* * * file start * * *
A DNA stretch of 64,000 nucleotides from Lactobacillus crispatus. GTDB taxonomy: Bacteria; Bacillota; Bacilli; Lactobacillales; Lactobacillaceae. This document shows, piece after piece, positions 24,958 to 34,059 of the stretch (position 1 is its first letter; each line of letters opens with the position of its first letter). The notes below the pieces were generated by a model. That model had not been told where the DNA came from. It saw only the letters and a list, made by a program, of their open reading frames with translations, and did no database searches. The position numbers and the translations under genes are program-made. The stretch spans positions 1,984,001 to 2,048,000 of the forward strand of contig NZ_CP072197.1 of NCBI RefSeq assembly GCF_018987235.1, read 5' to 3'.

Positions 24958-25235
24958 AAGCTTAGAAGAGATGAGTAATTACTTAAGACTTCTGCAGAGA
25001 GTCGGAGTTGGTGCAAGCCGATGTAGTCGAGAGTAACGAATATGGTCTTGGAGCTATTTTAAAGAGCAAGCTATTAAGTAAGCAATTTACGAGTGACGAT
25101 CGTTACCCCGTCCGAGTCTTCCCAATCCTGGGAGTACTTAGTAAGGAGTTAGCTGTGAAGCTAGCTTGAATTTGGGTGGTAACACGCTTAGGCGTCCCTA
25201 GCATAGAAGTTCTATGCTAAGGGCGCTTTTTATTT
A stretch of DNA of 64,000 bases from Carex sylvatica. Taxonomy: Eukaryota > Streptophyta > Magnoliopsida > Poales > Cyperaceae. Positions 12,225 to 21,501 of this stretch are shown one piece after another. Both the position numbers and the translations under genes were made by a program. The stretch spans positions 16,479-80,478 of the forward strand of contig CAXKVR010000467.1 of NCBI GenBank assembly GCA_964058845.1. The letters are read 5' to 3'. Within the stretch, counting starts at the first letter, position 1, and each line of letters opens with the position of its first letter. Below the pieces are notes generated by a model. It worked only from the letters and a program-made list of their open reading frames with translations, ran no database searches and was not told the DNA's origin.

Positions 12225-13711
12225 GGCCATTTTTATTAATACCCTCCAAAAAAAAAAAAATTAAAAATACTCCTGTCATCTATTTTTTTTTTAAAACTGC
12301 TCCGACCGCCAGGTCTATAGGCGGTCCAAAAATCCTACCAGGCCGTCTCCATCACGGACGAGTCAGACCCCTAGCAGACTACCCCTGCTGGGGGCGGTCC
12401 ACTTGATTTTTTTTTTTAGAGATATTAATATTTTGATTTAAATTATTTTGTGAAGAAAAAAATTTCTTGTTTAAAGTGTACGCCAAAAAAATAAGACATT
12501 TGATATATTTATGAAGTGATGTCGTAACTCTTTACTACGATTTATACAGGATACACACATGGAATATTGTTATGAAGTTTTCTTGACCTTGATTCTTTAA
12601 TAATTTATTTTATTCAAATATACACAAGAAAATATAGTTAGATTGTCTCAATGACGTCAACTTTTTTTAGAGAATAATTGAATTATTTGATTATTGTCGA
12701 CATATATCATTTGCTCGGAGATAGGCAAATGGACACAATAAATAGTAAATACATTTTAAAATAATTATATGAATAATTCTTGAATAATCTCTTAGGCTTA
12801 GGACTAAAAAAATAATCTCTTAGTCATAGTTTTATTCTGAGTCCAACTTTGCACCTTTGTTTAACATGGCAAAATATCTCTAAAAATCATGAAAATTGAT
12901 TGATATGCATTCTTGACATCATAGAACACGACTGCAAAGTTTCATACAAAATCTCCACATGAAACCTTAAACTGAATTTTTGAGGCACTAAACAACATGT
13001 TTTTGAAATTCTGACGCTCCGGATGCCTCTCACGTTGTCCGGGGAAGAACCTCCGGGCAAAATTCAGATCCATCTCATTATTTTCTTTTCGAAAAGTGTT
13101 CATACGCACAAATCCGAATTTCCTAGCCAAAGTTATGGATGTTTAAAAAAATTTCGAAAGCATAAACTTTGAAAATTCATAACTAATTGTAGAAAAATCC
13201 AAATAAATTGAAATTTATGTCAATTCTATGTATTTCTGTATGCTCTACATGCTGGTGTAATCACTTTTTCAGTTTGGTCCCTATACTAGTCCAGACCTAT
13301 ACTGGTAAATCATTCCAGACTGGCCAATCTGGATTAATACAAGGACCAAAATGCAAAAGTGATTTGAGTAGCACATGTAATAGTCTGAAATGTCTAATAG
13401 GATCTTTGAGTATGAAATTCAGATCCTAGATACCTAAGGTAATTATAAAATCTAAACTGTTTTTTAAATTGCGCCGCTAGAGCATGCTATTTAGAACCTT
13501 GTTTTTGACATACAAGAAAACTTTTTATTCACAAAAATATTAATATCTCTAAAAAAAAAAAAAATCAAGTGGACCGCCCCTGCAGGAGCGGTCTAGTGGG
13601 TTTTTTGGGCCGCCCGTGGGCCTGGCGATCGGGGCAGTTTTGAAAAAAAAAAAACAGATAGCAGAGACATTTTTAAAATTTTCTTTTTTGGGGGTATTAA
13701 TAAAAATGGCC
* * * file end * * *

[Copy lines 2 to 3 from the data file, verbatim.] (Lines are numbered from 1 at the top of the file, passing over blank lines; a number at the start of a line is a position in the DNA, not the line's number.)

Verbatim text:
Positions 24958-25235
24958 AAGCTTAGAAGAGATGAGTAATTACTTAAGACTTCTGCAGAGA